WAR ON GAZA 2023: an unprecedented and devastating impact

Gaza Map Gaza Map © Photo by Chattersnap via Unsplash

ESCWA Report on Gaza War 

War on Gaza 2023: an unprecedented and devastating impact

The United Nation Economic and Social Commission for Waster Asia (ESCWA) has compiled a report on the war in Gaza and its devastating impact on Palestinian lives.
The report analyses two of the crucial aspects of this war: the socioeconomic context of Gaza prior to the war, characterized by occupation, blockade and recurrent military escalations; and the immediate and long-term consequences of the war with a focus on multidimensional poverty.

The first session of the paper provides an overview of conditions in Gaza before the outbreak of the latest conflict in October 2023.In terms of context, the brief highlights that the blockade imposed on Gaza since 2007 is the most severe manifestation of Israel’s longstanding policies of restricting the mobility of Palestinians.
Another critical element is the recurrent military escalations which have led to de-development in the enclave and have shifted the focus of dwindling aid from development to humanitarian efforts. The combined effects of the blockade and recurrent military escalations have led to social and economic de-development and created a perpetual humanmade humanitarian crisis.

Although the international community tried to manage the consequences of the previous military escalation through humanitarian aid, it did not focus on the root causes of the conflict.This, combined with the general trend of dwindling international aid, has contributed to trapping Palestinians in a spiral of dependency and de-development.

As the blockade and other restrictions led to worsening conditions in Gaza over the years,international efforts to alleviate the impact and resulting suffering and to foster recovery have been undermined by recurrent military escalations.

Analysing, specifically, the socio-economic situation of the country, the outbreak of the conflict in October 2023 would, predictably, have led to an exacerbation of the pre-war situation in terms of poverty that affect (and will affect) a significant share of the population for years to come.
The gross domestic product per capita (calculated in USD dollars) is in progressing decreasing since 2000s. “For years, Gaza had been witnessing a downward socioeconomic spiral illustrated by the fact that, in 2022, GDP per capita stood at $1,256, down from $1,972 in 2000.

This is one of many indicators of the dire situation in which the Gazans lived prior to 7 October,” highlighted ESCWA Executive Secretary Rola Dashti. “The international community now has a compelling responsibility to ensure flow of sufficient amounts of critical humanitarian aid to Gaza,” she stressed.

The war is affecting all the aspects of the Palestinians lives:Health: thousands of casualties, significant damage to and destruction of medical facilities and infrastructure, a lack of electricity, and dwindling water and medical supplies have crippled the healthcare system in Gaza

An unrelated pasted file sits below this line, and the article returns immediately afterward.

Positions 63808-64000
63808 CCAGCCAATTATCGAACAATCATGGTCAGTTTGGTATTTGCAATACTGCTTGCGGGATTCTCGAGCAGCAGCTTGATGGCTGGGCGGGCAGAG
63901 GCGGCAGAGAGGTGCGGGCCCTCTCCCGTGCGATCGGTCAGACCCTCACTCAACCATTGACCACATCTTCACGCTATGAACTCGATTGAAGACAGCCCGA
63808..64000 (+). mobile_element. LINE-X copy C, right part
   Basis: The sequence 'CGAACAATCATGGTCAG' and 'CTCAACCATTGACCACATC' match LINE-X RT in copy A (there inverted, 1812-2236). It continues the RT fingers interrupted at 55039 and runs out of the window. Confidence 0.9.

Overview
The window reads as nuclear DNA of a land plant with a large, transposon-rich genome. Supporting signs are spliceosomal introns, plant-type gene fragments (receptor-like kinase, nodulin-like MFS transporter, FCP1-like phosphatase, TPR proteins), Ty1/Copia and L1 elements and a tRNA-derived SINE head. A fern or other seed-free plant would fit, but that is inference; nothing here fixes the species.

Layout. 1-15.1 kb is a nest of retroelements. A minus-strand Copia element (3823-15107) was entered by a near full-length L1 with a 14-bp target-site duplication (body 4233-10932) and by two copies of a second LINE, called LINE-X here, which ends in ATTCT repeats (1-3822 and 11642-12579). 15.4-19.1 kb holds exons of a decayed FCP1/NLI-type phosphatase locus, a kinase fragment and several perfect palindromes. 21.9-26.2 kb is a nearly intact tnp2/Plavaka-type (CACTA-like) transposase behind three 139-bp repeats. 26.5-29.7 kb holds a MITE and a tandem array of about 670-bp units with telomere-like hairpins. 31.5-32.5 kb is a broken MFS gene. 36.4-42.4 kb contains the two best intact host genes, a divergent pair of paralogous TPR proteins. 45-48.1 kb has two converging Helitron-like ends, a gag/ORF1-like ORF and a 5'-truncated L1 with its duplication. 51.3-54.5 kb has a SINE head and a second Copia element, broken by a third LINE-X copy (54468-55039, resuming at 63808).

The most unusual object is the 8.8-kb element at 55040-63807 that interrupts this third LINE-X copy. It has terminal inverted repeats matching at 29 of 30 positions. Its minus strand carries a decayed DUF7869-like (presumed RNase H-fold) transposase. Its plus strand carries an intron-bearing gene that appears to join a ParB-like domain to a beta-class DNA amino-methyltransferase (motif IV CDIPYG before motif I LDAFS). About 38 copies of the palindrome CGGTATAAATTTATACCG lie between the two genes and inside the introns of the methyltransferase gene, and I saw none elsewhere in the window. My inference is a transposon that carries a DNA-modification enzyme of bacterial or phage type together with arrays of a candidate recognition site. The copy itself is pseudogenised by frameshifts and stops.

• Water and energy supplies
  • Deconstruction of essential infrastructures
  • Repercussions on the education system
  • Housing: 42% of housing units in Gaza is uninhabitable
  • Personal freedom: people are restricted to access basic lifesaving services
  • Monetary resources: majority of the families struggle to afford necessities, including food and clean water.

In terms of economic, by day 16 of the war, more than 96 per cent of the Gazan population had become multidimensionally poor, based on ESCWA estimates. In other words, almost all the 2.3 million Palestinians residing in the enclave are multidimensionally poor and require basic necessities for survival.

The report concludes by analysing the long-term impact of the conflict; even if the war ended today, the floodgates were fully opened for humanitarian aid, school activities resumed and the poverty rate reduced more than 69 per cent of the Gazan population would still be living in multidimensional poverty, and the average intensity of deprivation would be 49 per cent.
The reason for this is that many critical indicators of the national MPI will not immediately bounce back to their pre-war levels.

At the same time, statistics show that, most probably, the moment the war ends, there will be a significant reduction in deprivation across many key indicators, notably school enrolment (deprivation reduced from 100 to 50 per cent), access to frequent water supplies (from 90 to 40 per cent), access to health services (90 to 30 per cent) and unrestricted movement (from 90 to 20 per cent).

To summarize, the current war will have a prolonged impact on human capabilities in Gaza for years to come, but a ceasefire and flow of humanitarian assistance would produce a tangible immediate reduction in the deprivation level for hundreds of thousands of Palestinian families.

Original report available here: 


By Giulia Mascia


Read 1852 times